It uses less energy and less water, and generates fewer greenhouse gas emissions than any comparable production mechanism, thereby offering a smaller carbon footprint.
As the core of a micro-factory production model, it provides push-button readiness for a fast, efficient print-cut-sew process that can replicate any digital image or pattern, match any colour, and provide wash, rub and light fastness to meet any brand’s durability needs.
London’s Fashtech Innovation Center
What are the differences between direct-to-fabric and direct-to-garment printing?
RZ: Direct-to-fabric is printing to whole-cloth fabrics, which will typically be cut, as with Zund cutting systems, afterwards to be sewn or otherwise fashioned into different garments. Direct-to-garment is the imprinting of a finished piece: you take a blank T-shirt, jacket, hoodie, pant or other piece of clothing and decorate it.
Automation is at the core of the Fashtech Innovation Center. Is this the future?
RZ: Absolutely. Automation means producing faster, with precision and a streamlined process that fulfils the needs of creators, brands and consumers as efficiently possible, making a superior experience for all parties throughout the value chain.
Similarly, on demand production is key to the project. Why is this growing in importance?
JH: Why would any retailer tie up much-needed cash on forecasting and predicting trends when they can literally trial trends on the web with prints and colour and make to demand? No waste and no excess stock, which, of course, is then going to reduce landfill and waste.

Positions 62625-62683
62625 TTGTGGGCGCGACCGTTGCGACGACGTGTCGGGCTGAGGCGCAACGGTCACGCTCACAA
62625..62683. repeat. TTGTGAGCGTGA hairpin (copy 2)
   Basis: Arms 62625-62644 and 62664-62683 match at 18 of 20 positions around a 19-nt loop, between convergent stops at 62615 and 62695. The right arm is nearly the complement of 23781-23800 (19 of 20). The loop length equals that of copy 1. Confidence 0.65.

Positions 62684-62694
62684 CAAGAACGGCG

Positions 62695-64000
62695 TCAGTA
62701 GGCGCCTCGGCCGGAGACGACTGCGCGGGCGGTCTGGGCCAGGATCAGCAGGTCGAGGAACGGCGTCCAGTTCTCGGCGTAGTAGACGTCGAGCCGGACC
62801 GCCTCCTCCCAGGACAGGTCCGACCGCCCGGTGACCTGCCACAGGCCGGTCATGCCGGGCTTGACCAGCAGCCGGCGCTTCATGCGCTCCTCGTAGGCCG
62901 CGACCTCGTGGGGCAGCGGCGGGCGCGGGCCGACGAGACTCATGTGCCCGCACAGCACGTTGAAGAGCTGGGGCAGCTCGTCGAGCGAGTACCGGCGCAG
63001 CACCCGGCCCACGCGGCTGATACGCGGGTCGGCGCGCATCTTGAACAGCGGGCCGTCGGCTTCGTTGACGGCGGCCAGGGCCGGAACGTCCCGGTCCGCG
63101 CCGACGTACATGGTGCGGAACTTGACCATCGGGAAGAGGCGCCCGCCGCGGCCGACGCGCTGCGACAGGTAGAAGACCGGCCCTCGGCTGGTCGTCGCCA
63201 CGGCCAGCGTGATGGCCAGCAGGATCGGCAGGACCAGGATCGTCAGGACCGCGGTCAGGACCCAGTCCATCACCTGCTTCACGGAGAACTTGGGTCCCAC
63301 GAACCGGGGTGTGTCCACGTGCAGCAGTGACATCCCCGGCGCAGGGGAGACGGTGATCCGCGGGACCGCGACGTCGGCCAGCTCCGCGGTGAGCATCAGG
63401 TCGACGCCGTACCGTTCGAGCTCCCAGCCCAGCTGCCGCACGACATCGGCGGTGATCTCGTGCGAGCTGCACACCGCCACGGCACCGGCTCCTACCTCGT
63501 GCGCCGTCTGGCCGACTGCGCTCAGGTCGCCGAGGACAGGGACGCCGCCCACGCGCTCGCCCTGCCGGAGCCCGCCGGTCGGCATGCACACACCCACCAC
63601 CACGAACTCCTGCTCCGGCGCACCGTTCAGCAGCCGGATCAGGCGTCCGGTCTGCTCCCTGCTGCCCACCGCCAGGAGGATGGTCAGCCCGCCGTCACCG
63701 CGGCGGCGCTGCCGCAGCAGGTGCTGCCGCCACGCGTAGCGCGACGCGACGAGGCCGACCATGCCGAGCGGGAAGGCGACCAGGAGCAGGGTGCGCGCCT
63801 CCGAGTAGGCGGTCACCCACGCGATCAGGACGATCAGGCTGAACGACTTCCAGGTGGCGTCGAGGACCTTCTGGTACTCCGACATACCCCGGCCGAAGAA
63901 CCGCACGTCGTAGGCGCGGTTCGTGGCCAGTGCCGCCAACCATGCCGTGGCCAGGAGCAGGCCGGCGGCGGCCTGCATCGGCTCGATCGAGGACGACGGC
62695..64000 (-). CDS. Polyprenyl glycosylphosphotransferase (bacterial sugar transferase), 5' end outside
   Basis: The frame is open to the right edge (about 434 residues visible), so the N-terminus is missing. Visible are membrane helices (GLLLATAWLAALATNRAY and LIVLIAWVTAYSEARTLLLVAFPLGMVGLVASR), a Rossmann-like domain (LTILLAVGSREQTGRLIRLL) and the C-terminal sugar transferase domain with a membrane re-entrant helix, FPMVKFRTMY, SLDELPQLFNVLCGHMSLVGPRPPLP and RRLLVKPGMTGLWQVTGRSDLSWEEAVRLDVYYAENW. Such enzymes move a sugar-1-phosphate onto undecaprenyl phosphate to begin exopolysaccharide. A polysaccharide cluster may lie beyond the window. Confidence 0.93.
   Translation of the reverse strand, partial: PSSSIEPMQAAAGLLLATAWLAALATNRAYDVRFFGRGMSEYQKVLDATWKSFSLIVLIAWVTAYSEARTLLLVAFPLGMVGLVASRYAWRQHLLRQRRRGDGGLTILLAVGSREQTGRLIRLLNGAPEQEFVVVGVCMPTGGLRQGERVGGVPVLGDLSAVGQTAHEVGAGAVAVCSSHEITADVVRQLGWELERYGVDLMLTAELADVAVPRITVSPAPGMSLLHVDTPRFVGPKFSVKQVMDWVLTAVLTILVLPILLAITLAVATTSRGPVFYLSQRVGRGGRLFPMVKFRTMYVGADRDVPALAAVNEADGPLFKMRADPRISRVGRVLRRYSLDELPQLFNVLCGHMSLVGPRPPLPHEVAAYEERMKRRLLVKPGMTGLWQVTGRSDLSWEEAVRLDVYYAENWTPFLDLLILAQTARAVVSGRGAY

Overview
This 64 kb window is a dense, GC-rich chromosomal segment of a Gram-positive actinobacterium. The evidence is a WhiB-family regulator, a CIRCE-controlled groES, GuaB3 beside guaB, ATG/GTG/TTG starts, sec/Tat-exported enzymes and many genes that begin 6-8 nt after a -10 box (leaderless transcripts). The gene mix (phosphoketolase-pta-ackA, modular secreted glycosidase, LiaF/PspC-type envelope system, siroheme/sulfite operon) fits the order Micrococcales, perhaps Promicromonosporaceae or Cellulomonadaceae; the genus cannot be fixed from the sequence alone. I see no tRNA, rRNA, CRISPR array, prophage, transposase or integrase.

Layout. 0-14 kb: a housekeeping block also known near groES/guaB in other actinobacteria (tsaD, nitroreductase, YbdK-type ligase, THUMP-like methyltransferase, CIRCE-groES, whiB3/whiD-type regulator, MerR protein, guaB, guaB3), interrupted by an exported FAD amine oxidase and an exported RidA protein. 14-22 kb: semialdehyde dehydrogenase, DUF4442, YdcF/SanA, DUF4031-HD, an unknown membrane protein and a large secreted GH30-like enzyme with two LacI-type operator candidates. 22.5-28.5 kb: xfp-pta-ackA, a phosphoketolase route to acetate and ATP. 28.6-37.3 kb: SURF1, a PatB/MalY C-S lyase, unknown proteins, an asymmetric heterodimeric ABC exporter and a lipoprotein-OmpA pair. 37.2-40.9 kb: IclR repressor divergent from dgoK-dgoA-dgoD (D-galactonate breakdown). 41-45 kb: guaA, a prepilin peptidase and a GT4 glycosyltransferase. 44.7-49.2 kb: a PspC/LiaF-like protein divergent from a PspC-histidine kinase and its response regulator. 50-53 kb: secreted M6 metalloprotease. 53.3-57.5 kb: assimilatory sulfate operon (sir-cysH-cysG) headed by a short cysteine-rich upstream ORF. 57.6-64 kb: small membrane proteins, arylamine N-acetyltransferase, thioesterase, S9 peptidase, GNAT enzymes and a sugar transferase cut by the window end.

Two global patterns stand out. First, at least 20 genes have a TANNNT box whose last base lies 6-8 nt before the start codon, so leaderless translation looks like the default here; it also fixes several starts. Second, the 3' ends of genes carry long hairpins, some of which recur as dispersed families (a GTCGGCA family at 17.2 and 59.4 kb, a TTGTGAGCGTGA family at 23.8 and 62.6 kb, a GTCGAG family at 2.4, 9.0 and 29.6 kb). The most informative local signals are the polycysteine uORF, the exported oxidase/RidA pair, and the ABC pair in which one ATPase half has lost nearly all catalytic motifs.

RZ: On demand eliminates so much waste from the fashion business because you’re removing overstock from the equation. It replaces long, prediction-based production cycles with quick, reactive, demand-based production agility. You’re replacing "what you think the market may want down the line” with “what the market is actually demanding right now”, in many cases allowing producers to create only what has already been sold. It’s a far better fit for today’s hyper-connected, web-driven economy whereby consumers expect instant gratification, customization, variety and, in many cases, personalisation.
London’s Fashtech Innovation Center
How is this working in reality?
JH: We have already worked with Asos on this model, and we successfully printed on a green waves viscose elastane top and dress. It sold out within three days and we honestly believe that was because the print was so right for that time. We were all totally aligned on the style, and, from garment concept to finished garment and delivery, the total lead time was 15 days.
How is the partnership between Kornit, Zund and Fashion Enter helping brands to be more sustainable?
RZ: In addition to using inks and consumables that meet the vigorous safety and eco-conscious standards of the world’s best-known brands, such as Nike and Adidas, it’s all about on-demand production. When you only make what you sell, you’re not making something that’ll end up in a landfill. You’re not predicting the market and then marking down product until it’s finally offloaded – you’re making exactly what the people want.
The micro-factory model and proximity production approaches eliminate logistical and transport waste. We’re giving creators and brands the opportunity to improve their sustainability practices without sacrificing on quality or creativity. As far as the role we play, Kornit systems provide the sustainable base from which Fashion Enter and Zund then benefit – if you’re only printing the materials that are needed, you’re only cutting those materials to spec, and you’re only processing and shipping orders for those materials. It’s a cost-effective, efficient fulfilment model that is inherently eco-friendly.